Richmond are incredibly unlucky to be 0-2 but just the same, in both games, there have been howling moments in which they deserve to be. This week was Bec Miller in not one, but two horrible miskicks that resulted in Adelaide goals, both of which landed in the chest of then coming off the boot of Abbie Ballard. And the kicker for the Tigers fans was that for three quarters, they had the measure of the reigning premiers. They dominated territory, they had control of the ball through their forward half, they just lacked the poise to really put them away.
We can easily direct ourselves to Miller’s two clangers as the reason the Tigers lost this game, but it goes beyond that. Adelaide kicked 2.5 in the final quarter on the back of 10 inside 50s to three. They finally asserted themselves in the contest and when that happens, the Crows are a hard team to stop. Richmond also recorded 35 inside 50s in the opening three quarters to Adelaide’s 10 – The Tigers are showing something, but the sides like Melbourne and Brisbane put teams away with those numbers.
Carnage at Box Hill
In the space of five minutes, Hawthorn lost both Tamara Luke and Louise Stephenson to what looks like serious knee and ankle injuries respectively, and as far as Hawthorn’s list goes, the last thing they need is veteran heads going down with long-term injuries. This was then dealt the other end at St Kilda with Jayde van Dyk going down with what looks like another serious knee injury during the second quarter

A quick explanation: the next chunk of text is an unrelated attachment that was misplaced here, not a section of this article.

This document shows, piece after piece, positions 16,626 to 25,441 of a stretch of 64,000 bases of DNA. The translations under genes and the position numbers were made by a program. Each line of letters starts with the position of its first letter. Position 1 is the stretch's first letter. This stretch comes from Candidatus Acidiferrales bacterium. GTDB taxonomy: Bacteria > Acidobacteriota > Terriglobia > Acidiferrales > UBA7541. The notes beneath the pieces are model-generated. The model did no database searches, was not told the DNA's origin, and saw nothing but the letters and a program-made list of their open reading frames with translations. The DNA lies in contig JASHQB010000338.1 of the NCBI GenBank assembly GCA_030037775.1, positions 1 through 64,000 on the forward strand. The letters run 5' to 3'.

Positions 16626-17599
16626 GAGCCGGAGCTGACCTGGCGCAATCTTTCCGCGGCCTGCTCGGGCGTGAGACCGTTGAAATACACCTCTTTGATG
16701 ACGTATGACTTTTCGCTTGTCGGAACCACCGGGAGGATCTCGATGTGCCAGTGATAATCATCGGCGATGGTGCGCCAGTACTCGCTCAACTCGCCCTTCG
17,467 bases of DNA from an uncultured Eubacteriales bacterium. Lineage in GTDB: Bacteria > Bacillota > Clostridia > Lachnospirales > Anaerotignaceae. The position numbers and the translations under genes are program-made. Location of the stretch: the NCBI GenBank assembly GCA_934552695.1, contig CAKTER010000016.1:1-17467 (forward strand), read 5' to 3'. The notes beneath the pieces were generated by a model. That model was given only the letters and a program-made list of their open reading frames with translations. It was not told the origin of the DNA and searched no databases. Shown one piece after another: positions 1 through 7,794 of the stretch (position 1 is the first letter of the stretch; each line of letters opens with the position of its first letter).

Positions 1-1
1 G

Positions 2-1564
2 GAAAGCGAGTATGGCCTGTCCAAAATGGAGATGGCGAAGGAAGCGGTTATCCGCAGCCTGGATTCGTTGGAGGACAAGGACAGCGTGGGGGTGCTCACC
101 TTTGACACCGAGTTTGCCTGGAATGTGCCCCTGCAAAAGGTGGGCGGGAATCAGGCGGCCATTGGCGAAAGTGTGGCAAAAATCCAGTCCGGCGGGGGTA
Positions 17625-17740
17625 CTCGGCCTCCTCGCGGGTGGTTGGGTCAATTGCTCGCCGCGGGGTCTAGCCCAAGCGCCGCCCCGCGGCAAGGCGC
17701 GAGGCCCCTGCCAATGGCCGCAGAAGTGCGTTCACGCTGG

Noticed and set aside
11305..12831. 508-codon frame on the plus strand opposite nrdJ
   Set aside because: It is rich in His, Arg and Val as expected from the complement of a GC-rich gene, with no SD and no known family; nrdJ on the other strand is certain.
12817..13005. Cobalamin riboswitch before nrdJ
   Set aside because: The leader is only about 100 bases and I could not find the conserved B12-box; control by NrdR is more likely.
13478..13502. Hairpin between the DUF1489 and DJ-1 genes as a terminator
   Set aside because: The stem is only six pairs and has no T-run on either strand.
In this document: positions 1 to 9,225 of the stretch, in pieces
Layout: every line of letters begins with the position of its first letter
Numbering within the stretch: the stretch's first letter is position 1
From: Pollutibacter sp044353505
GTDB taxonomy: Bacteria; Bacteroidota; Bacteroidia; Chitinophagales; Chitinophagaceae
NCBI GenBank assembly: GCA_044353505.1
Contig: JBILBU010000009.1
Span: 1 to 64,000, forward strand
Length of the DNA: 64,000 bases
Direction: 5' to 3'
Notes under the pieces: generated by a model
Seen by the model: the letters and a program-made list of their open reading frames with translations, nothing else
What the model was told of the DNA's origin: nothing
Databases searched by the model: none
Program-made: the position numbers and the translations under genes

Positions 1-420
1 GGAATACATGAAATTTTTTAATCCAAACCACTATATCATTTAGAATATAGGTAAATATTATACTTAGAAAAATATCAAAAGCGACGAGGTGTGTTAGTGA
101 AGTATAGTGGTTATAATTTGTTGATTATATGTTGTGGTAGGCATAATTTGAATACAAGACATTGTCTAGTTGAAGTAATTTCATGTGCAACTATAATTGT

But whilst the Saints battled on without van Dyk, the Hawks looked rudderless at times against the Saints and too much was left to too few. Tilly Lucas-Rodd is a star and was in and under everything (21 disposals and 13 tackles), but not many followed her into the wars. Loved Tamara Smith’s game again and the likes of Lucy Wales, Aileen Gilroy, Jasmine Fleming and Kaitlyn Ashmore gave it a crack, but too few of the senior Hawks stood up when they needed people too. Kate McCarthy had four disposals, Tegan Cunningham was beaten up by Caitlin Greiser and Sarah Perkins was held goalless.
Why are the kids standing up at Port?
It was a poor weekend with the expansion teams. Between Hawthorn, Sydney and Port Adelaide, the aggregate total was 4.9.33 – many feared about the gap between the best teams in the competition and those that came into expansion later in the piece, but it could even get uglier than that by the end of the year. Sydney were always going to struggle with their list; too many inexperienced state-league players and their AFLW signings aren’t exactly shining bright either, there were a few concerns that Hawthorn’s ‘bottom six’ players in their 21 on any given weekend would prove to be their weakness.
But there has been a sense of optimism with Port Adelaide at the prelude to this season kicking off and so far it’s been very disappointing. Two losses to start the year and they would’ve been eyeing them both off as winnable games. Against the Dogs, Port were annihilated in the statistics: -19 in inside 50s, -16 in contested ball, -70 in uncontested possession and the tackles count was only +5 in their favour after smothering the Eagles for three quarters last week.
Leading the way was not Erin Phillips or Hannah Dunn or Gemma Houghton or Ange Foley. It’s the likes of Alex Ballard, Hannah Ewings and Abbey Dowrick – all of which are playing their second game of AFLW. Plain and simple, the veterans are not leading the way and if they’re not leading the way, Port are going to have a hard time doing much this season.